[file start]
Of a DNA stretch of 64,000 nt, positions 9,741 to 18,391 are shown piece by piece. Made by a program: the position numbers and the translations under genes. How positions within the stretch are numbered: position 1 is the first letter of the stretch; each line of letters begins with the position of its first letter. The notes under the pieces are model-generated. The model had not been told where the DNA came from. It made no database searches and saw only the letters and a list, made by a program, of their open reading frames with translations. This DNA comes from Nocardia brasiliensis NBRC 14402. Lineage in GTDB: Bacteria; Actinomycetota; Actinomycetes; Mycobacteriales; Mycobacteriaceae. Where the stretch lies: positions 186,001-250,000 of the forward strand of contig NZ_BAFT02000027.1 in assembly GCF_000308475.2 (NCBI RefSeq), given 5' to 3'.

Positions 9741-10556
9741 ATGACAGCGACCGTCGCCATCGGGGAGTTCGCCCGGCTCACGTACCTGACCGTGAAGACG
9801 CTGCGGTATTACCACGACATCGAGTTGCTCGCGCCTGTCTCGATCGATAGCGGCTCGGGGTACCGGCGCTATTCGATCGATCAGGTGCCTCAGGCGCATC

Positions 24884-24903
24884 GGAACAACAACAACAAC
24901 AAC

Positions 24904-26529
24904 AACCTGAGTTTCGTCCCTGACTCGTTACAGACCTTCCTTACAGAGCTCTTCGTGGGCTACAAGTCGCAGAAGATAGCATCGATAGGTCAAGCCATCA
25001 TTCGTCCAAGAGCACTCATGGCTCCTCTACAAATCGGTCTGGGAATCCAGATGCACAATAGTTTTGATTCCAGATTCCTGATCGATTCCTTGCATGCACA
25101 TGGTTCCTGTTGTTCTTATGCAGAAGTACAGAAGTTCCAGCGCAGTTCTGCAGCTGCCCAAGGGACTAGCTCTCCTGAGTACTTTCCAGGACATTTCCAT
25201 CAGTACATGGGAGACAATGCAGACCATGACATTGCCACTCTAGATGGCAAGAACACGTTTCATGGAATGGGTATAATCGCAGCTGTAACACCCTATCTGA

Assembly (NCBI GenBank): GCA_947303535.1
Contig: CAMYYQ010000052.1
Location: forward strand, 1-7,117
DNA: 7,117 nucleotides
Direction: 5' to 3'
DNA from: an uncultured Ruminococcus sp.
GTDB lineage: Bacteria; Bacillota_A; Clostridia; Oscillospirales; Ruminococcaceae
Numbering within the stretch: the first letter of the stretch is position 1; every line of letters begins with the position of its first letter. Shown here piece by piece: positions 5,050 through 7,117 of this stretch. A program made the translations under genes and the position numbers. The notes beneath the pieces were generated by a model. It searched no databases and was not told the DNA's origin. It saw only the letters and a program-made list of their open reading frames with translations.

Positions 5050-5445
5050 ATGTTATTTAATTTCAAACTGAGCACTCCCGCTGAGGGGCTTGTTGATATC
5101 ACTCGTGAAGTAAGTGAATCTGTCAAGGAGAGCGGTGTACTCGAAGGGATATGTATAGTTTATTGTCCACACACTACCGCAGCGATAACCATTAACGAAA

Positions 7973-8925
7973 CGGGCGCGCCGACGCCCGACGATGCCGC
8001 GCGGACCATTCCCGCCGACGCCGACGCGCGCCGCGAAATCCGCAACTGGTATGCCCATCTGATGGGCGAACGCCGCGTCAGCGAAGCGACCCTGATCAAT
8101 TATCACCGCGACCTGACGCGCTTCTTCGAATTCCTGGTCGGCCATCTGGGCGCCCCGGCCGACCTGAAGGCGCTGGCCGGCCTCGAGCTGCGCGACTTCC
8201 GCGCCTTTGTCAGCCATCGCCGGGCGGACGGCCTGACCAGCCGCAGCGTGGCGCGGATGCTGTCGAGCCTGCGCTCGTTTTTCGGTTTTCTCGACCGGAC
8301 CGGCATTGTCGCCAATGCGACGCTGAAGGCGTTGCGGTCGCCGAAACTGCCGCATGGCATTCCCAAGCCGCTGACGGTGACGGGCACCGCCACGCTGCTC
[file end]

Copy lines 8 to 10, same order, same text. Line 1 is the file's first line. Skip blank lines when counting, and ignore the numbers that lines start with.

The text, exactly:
Positions 24904-26529
24904 AACCTGAGTTTCGTCCCTGACTCGTTACAGACCTTCCTTACAGAGCTCTTCGTGGGCTACAAGTCGCAGAAGATAGCATCGATAGGTCAAGCCATCA
25001 TTCGTCCAAGAGCACTCATGGCTCCTCTACAAATCGGTCTGGGAATCCAGATGCACAATAGTTTTGATTCCAGATTCCTGATCGATTCCTTGCATGCACA